Entertainment behind the scenes
In the past two years, a lot has been written in the media — including by Reuters – that movies about modern war simply haven’t worked at box offices while real world battles rage in Iraq and Afghanistan. Audiences, the experts say, don’t want to escape to a movie theater and be confronted by images they see almost daily on TV news and in newspapers.
But along comes John Cusack in “War, Inc.,” which according to its studio backers has been winning fans and building ticket sales with a satirical tale of a country, Turaqistan, occupied by a private U.S. company run by a former U.S. vice president who hires a hit man (Cusack) to kill an oil minister.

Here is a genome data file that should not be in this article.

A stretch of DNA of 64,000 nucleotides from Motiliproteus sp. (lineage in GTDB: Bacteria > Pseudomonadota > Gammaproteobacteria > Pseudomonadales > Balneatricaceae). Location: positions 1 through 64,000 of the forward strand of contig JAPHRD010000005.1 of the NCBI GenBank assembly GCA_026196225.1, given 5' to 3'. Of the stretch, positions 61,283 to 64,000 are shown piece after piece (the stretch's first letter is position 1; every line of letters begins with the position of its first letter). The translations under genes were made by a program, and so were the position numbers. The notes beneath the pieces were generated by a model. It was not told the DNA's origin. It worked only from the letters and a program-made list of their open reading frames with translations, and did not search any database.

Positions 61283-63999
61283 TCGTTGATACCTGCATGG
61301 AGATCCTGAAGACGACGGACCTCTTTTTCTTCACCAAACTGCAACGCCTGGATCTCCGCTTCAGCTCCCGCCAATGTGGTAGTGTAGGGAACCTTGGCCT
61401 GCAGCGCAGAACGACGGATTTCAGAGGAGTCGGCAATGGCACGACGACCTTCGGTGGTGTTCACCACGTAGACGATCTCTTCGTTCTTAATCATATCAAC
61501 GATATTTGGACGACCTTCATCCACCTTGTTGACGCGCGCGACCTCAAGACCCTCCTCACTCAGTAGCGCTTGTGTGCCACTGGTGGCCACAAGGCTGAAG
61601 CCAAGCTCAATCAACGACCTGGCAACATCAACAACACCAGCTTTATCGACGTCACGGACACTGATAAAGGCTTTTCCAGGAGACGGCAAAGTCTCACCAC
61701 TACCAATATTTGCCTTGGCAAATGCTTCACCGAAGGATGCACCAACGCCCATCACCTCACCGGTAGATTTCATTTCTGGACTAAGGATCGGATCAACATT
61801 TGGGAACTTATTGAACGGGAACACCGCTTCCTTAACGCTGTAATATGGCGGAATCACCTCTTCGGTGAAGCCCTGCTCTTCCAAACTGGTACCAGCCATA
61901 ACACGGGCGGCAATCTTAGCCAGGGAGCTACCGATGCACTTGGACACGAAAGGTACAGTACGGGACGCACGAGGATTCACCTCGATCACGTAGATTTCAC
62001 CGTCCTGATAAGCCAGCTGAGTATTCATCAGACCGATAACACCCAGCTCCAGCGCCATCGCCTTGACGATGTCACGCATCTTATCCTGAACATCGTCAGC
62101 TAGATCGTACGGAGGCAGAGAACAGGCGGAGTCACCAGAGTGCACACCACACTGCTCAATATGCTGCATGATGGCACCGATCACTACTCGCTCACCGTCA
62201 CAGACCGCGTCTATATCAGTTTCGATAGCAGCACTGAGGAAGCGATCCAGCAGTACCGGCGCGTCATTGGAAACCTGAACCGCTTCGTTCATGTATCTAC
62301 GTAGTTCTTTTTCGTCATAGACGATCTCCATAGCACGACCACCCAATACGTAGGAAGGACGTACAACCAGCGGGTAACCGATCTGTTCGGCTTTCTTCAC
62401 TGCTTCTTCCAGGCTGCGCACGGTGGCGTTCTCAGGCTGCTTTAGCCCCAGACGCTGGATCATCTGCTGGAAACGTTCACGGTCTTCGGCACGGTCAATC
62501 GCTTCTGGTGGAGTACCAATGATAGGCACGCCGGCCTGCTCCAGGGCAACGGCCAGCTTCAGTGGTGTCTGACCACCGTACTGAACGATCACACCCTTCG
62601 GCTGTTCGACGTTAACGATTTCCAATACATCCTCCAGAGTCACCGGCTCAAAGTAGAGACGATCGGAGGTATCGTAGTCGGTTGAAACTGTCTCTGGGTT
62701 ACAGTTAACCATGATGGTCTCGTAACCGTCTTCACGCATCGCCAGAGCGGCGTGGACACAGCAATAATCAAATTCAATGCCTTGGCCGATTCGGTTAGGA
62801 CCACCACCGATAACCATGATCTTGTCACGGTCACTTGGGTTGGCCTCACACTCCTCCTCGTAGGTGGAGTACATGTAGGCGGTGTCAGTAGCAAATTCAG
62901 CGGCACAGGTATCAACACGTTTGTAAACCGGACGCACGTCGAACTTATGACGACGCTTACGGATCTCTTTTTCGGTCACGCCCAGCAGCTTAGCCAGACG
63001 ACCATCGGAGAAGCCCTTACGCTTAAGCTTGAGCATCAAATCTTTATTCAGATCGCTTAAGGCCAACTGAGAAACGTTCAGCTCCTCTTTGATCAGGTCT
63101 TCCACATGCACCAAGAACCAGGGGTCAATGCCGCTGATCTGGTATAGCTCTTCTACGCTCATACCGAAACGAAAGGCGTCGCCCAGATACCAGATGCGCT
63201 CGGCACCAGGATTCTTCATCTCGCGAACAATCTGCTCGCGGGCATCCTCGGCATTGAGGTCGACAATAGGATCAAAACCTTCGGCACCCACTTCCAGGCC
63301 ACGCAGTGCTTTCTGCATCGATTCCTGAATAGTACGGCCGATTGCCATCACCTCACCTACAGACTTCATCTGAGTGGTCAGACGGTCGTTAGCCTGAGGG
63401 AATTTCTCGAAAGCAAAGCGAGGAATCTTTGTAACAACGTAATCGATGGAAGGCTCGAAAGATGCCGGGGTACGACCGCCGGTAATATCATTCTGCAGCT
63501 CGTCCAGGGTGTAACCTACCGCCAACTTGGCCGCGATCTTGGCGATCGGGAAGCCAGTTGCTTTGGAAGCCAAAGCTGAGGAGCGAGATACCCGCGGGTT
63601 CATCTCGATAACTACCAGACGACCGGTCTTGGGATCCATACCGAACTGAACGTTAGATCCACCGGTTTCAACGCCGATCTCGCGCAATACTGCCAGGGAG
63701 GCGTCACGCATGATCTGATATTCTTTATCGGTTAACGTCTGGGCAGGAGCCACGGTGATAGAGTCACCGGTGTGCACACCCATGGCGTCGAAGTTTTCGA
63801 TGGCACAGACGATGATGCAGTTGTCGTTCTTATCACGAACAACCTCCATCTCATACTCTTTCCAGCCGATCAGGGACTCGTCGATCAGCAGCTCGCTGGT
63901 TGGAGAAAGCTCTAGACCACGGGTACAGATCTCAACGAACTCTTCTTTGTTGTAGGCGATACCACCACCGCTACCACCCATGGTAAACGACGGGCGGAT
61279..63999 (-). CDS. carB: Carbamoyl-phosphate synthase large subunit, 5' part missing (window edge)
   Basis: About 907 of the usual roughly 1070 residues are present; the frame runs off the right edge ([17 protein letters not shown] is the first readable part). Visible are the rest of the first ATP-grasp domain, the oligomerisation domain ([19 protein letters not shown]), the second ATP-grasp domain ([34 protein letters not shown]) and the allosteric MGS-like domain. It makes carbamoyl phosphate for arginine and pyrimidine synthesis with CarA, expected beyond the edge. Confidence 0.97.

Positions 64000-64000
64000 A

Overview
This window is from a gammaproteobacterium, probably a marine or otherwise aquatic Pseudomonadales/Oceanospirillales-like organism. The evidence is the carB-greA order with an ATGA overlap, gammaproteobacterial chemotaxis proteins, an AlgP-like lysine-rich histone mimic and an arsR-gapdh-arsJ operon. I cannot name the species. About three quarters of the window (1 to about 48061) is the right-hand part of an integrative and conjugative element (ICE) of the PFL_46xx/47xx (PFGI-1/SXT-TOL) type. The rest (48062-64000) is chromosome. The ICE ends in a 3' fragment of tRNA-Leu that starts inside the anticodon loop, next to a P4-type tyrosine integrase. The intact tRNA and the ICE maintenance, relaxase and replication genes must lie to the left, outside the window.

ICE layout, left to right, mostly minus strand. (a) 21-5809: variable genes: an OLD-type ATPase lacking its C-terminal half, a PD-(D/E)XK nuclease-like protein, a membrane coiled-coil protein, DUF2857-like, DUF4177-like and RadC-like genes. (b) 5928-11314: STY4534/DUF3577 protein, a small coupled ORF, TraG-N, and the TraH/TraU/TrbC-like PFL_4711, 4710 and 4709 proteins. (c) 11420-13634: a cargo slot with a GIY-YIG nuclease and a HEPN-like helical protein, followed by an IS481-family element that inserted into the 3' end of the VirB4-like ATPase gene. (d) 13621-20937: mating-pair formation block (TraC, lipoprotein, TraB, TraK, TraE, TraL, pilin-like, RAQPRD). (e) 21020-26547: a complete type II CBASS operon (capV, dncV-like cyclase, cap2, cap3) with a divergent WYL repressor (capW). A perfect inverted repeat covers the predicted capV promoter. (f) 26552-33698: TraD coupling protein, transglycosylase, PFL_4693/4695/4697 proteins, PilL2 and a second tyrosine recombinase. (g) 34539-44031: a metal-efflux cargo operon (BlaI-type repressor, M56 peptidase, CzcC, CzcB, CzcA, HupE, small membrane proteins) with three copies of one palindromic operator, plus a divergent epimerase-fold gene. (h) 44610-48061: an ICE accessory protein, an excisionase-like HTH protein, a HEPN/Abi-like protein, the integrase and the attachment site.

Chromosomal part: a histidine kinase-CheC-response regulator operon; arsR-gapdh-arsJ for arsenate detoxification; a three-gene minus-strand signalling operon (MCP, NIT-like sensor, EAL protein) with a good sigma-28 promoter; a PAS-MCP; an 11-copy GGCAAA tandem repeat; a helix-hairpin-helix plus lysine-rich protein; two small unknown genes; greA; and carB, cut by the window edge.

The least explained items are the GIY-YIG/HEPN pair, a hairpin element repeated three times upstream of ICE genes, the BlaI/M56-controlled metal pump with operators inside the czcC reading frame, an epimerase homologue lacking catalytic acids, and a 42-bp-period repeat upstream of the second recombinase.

In only two weeks in theaters, “War, Inc.,” has been enough of a success — a $22,857 per screen average in two theaters in New York and Los Angeles — that First Look Studios is expanding to 20 theaters on June 13 and delaying the DVD release by more than three months to Oct. 14 to give the movie time to build an audience. That strategy is very rare these days in Hollywood where the rule of thumb is promote the movie, hope to breakeven in theaters, then sell the heck out of the DVD and maybe turn a profit.
What the eventual outcome is for “War, Inc.”, of course, remains to be seen. But with widely-hyped movies like “In the Valley of Elah,” ”Lions for Lambs” and Cusack’s own “Grace is Gone,” bombing at box offices last year, it could be that “War, Inc.” has just the right stuff to make a hit film out of a war movie.